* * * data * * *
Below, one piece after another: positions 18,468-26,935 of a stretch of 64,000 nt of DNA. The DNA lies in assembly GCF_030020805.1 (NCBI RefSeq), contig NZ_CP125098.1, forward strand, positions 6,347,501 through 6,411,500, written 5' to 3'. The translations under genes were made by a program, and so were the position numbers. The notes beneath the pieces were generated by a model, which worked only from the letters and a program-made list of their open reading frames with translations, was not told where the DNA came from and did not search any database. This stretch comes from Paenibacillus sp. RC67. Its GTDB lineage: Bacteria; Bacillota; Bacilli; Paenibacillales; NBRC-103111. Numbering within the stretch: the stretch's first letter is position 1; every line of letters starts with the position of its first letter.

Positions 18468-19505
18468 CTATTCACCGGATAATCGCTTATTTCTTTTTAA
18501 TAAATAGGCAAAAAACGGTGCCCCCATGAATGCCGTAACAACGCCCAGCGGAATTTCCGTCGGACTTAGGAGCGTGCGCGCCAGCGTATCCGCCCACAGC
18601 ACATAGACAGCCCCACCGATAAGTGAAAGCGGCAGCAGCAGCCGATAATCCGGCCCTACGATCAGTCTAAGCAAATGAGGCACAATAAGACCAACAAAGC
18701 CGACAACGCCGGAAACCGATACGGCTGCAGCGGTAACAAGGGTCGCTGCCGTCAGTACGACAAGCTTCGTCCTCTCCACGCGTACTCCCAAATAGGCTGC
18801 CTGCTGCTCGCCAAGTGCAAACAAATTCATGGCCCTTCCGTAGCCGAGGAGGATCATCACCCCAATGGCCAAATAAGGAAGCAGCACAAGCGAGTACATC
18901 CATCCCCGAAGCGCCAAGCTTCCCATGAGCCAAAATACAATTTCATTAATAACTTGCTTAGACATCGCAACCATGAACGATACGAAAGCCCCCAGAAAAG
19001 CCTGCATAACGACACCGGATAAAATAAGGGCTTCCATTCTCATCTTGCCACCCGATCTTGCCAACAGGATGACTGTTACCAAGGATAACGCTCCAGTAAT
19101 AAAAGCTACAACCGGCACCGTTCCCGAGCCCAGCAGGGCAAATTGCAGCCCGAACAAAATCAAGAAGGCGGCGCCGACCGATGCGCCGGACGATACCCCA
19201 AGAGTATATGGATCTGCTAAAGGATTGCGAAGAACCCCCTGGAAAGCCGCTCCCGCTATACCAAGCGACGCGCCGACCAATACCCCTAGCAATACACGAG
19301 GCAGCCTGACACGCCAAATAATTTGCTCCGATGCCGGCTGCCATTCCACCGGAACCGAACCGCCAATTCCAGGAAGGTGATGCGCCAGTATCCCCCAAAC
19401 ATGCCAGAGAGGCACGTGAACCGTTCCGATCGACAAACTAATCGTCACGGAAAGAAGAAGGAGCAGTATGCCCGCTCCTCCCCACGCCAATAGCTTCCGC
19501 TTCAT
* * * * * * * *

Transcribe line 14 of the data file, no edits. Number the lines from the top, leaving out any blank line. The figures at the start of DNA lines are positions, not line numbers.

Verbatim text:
19501 TTCAT